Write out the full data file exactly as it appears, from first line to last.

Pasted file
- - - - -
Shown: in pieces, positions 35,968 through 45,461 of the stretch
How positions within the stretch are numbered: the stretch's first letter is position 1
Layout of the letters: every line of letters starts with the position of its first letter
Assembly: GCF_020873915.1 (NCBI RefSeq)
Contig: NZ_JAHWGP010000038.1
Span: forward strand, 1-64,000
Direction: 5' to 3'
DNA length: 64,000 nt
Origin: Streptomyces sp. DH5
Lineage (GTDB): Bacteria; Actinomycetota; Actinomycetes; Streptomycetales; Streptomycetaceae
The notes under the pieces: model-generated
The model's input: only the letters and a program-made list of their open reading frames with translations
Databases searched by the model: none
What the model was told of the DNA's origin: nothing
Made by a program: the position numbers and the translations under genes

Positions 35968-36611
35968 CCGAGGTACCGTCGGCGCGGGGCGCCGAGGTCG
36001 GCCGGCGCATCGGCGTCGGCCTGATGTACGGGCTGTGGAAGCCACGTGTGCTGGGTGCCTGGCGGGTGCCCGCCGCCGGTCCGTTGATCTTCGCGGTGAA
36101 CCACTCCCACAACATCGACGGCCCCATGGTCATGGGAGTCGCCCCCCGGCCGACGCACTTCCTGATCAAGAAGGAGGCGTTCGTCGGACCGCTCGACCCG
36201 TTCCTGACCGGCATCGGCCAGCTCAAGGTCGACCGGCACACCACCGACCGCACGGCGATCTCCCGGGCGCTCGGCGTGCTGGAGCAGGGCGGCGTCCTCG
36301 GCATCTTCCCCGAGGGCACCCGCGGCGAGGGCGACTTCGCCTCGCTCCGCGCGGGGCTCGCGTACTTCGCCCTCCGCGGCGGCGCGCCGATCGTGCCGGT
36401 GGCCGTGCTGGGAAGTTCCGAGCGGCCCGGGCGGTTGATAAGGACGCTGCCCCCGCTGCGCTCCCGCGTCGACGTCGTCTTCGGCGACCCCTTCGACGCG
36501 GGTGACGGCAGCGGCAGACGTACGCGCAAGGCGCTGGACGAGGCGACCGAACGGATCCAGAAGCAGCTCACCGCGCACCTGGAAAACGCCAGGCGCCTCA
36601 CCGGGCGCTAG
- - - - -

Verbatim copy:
Shown: in pieces, positions 35,968 through 45,461 of the stretch
How positions within the stretch are numbered: the stretch's first letter is position 1
Layout of the letters: every line of letters starts with the position of its first letter
Assembly: GCF_020873915.1 (NCBI RefSeq)
Contig: NZ_JAHWGP010000038.1
Span: forward strand, 1-64,000
Direction: 5' to 3'
DNA length: 64,000 nt
Origin: Streptomyces sp. DH5
Lineage (GTDB): Bacteria; Actinomycetota; Actinomycetes; Streptomycetales; Streptomycetaceae
The notes under the pieces: model-generated
The model's input: only the letters and a program-made list of their open reading frames with translations
Databases searched by the model: none
What the model was told of the DNA's origin: nothing
Made by a program: the position numbers and the translations under genes

Positions 35968-36611
35968 CCGAGGTACCGTCGGCGCGGGGCGCCGAGGTCG
36001 GCCGGCGCATCGGCGTCGGCCTGATGTACGGGCTGTGGAAGCCACGTGTGCTGGGTGCCTGGCGGGTGCCCGCCGCCGGTCCGTTGATCTTCGCGGTGAA
36101 CCACTCCCACAACATCGACGGCCCCATGGTCATGGGAGTCGCCCCCCGGCCGACGCACTTCCTGATCAAGAAGGAGGCGTTCGTCGGACCGCTCGACCCG
36201 TTCCTGACCGGCATCGGCCAGCTCAAGGTCGACCGGCACACCACCGACCGCACGGCGATCTCCCGGGCGCTCGGCGTGCTGGAGCAGGGCGGCGTCCTCG
36301 GCATCTTCCCCGAGGGCACCCGCGGCGAGGGCGACTTCGCCTCGCTCCGCGCGGGGCTCGCGTACTTCGCCCTCCGCGGCGGCGCGCCGATCGTGCCGGT
36401 GGCCGTGCTGGGAAGTTCCGAGCGGCCCGGGCGGTTGATAAGGACGCTGCCCCCGCTGCGCTCCCGCGTCGACGTCGTCTTCGGCGACCCCTTCGACGCG
36501 GGTGACGGCAGCGGCAGACGTACGCGCAAGGCGCTGGACGAGGCGACCGAACGGATCCAGAAGCAGCTCACCGCGCACCTGGAAAACGCCAGGCGCCTCA
36601 CCGGGCGCTAG